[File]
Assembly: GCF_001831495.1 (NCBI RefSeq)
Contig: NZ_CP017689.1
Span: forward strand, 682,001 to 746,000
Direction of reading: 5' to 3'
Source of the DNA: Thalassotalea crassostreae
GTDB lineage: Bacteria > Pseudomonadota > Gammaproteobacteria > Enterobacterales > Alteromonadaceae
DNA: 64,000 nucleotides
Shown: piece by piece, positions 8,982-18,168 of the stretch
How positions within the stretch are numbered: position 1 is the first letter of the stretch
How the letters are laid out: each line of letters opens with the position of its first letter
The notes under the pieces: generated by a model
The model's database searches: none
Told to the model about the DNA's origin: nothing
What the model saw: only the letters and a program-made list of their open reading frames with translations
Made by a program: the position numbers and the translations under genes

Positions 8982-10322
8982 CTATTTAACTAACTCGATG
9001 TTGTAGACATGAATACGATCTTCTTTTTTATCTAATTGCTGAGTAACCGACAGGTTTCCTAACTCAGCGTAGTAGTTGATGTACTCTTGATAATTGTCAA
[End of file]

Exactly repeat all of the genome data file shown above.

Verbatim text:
Assembly: GCF_001831495.1 (NCBI RefSeq)
Contig: NZ_CP017689.1
Span: forward strand, 682,001 to 746,000
Direction of reading: 5' to 3'
Source of the DNA: Thalassotalea crassostreae
GTDB lineage: Bacteria > Pseudomonadota > Gammaproteobacteria > Enterobacterales > Alteromonadaceae
DNA: 64,000 nucleotides
Shown: piece by piece, positions 8,982-18,168 of the stretch
How positions within the stretch are numbered: position 1 is the first letter of the stretch
How the letters are laid out: each line of letters opens with the position of its first letter
The notes under the pieces: generated by a model
The model's database searches: none
Told to the model about the DNA's origin: nothing
What the model saw: only the letters and a program-made list of their open reading frames with translations
Made by a program: the position numbers and the translations under genes

Positions 8982-10322
8982 CTATTTAACTAACTCGATG
9001 TTGTAGACATGAATACGATCTTCTTTTTTATCTAATTGCTGAGTAACCGACAGGTTTCCTAACTCAGCGTAGTAGTTGATGTACTCTTGATAATTGTCAA